Friday, October 22, 2004

Empathy and a cop out: Razor, I agree wholly with that sentiment. Politics is more polarizing than ever and I'm suspicous of the motives on both sides - and i don't mean the pols. I had a creepy feeling during the debate series when some friends of mine were having a "debate party." Pop some popcorn and chill some beer, gather round the tube and cheer for "your guy," give the old "In your face" sign to your buddy.

A presidential election is all at once too important and too trivial to be treated like the Super Bowl, no? It feels (this year more than before, but not much) like the concept of listening to the candidates and making a choice has been replaced by picking your team at the outset and cheering for them all the way, watching every statement like a Fourth and Goal plunge up the middle. And this is certainly true of both sides, and probably of me at times as well. Is it the fault of the media, the candidates, 527's, PAC's? Is it the hypercompetitive nature of American culture, or is it that the issues we face today have so completely divided the public that the only possible result is a perfect balance between "The Left" and "The Right" with the fight escalating to a violent peak. What's the end game? How much worse can it get?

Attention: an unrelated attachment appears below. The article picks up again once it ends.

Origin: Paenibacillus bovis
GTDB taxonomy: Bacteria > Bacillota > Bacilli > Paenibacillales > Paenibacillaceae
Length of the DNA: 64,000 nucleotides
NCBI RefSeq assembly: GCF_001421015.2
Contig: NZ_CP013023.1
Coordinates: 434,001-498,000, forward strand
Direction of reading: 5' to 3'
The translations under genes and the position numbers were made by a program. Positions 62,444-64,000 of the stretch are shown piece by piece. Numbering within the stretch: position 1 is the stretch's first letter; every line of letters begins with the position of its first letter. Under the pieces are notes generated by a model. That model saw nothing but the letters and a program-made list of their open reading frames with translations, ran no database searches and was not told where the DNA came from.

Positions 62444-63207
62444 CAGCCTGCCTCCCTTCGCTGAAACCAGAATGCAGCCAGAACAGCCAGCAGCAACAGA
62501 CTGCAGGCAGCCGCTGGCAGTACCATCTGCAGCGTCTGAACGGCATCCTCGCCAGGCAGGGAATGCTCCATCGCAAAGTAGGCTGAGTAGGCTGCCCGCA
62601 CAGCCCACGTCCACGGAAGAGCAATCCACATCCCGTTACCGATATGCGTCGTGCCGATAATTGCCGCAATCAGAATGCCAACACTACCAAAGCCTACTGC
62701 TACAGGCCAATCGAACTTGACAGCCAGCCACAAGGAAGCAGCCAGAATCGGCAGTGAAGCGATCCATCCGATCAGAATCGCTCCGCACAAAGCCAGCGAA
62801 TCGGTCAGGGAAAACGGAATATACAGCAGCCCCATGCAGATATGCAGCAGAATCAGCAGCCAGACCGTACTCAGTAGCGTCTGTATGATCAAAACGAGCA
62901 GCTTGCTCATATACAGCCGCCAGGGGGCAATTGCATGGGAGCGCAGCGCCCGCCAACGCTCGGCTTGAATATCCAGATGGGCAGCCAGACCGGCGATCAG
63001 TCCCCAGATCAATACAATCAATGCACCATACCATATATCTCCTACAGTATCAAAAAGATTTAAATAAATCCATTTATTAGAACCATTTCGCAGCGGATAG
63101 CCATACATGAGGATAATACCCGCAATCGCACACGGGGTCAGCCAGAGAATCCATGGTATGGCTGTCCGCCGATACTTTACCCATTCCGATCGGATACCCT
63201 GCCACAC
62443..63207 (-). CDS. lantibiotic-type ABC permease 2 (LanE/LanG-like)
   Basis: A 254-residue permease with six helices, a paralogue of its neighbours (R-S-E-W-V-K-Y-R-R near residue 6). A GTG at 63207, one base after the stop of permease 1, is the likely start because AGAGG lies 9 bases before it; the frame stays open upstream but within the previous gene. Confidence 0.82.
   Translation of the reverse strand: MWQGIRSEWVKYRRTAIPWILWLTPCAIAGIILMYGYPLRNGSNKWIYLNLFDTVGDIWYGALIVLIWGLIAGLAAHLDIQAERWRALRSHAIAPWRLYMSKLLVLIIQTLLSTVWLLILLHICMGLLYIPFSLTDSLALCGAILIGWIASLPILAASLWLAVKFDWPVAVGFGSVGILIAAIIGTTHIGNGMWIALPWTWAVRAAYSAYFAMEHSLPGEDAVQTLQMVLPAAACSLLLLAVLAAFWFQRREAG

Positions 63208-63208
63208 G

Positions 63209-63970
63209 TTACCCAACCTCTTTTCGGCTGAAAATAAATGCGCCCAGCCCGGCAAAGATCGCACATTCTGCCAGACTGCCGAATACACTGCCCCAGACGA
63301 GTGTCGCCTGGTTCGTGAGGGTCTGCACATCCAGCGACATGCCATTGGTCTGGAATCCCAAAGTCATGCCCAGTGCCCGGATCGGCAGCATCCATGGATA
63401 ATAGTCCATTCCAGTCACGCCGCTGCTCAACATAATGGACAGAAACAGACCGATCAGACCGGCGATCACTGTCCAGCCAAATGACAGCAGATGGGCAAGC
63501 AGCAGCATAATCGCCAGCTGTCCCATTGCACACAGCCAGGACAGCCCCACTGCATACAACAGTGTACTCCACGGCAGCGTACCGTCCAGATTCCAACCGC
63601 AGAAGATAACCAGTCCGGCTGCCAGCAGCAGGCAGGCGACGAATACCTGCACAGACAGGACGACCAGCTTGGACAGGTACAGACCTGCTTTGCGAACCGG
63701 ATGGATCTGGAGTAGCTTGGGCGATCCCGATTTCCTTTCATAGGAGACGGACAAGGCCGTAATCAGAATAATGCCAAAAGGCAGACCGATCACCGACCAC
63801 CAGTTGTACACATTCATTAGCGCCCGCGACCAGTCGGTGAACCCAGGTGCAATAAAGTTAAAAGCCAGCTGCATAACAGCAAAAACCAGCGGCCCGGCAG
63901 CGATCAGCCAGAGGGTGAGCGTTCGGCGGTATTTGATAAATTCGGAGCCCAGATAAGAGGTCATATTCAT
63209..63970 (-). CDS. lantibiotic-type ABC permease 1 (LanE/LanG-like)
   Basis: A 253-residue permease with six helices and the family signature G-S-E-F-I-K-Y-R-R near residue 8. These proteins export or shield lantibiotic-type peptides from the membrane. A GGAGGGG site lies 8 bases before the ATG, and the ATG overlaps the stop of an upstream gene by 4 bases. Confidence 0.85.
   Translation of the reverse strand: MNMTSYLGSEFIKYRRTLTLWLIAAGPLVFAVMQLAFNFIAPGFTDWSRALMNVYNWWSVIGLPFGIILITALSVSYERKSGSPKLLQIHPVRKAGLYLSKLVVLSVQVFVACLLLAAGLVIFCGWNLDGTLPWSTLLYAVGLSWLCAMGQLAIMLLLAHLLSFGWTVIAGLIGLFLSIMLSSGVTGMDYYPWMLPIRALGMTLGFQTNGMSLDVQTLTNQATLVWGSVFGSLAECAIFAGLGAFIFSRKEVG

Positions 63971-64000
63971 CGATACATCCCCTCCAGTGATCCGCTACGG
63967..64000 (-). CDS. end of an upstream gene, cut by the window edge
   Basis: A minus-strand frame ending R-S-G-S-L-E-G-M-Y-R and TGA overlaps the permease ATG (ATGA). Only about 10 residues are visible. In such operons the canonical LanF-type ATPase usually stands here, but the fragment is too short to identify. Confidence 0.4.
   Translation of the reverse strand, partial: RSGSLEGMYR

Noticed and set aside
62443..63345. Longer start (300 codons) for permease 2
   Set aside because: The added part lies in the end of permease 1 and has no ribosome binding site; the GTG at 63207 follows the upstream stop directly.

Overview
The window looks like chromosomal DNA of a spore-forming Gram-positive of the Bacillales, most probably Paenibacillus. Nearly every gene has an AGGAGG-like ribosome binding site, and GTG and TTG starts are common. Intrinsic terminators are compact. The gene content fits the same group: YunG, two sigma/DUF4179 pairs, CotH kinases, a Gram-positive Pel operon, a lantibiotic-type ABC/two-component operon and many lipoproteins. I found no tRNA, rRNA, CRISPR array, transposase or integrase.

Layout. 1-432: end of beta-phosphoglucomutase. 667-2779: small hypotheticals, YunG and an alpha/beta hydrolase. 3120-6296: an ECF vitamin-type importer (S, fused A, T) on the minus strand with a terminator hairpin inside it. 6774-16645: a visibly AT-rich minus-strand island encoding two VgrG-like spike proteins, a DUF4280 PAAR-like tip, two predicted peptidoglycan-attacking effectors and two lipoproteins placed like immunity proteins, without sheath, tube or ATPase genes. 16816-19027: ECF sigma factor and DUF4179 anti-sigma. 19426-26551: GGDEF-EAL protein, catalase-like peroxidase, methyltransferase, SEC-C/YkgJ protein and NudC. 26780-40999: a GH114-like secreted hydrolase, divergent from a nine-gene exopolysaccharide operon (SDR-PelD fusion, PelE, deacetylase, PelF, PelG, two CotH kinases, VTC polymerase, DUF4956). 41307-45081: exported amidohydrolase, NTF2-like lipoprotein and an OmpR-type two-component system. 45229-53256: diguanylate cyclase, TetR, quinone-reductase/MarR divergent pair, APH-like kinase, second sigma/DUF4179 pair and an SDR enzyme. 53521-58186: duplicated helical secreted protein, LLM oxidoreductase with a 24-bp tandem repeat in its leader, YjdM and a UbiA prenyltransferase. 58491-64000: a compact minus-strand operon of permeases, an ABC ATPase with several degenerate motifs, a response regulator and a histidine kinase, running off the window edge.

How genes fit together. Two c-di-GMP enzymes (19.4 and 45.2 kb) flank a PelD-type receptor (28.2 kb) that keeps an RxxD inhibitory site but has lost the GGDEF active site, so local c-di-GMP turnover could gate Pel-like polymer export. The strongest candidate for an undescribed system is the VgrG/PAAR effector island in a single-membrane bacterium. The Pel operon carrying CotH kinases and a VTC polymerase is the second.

So what's the choice? I don't know. I live in North Carolina, a state that is not going to go Democratic in the Presidential election, just like Eno lives in the People's Republic which will never go Republican. I used to say I didn't consider a "protest vote" to be a viable option for me. There's no party or person who completely embodies my political thoughts (I'm sure this is true of just about everyone else) and the idea of picking one candidate inevitably involves some measure of compromise. I made a conscious compromise in 2000 supporting Bush, and I'd be okay with doing it again today if I thought it was the same bargain, but it's an entirely new calculation today, harder and more complex than before.

Now I'm beginning to realize that if making a compromise is inevitable, and if my vote really won't swing the electoral balance, maybe this is really one year where I could make a third party vote. I don't know, though. Still thinking

I doubt your vote is going to make the difference in Pennsylvania, but it's a battleground state so I don't know how you'll factor it all in.

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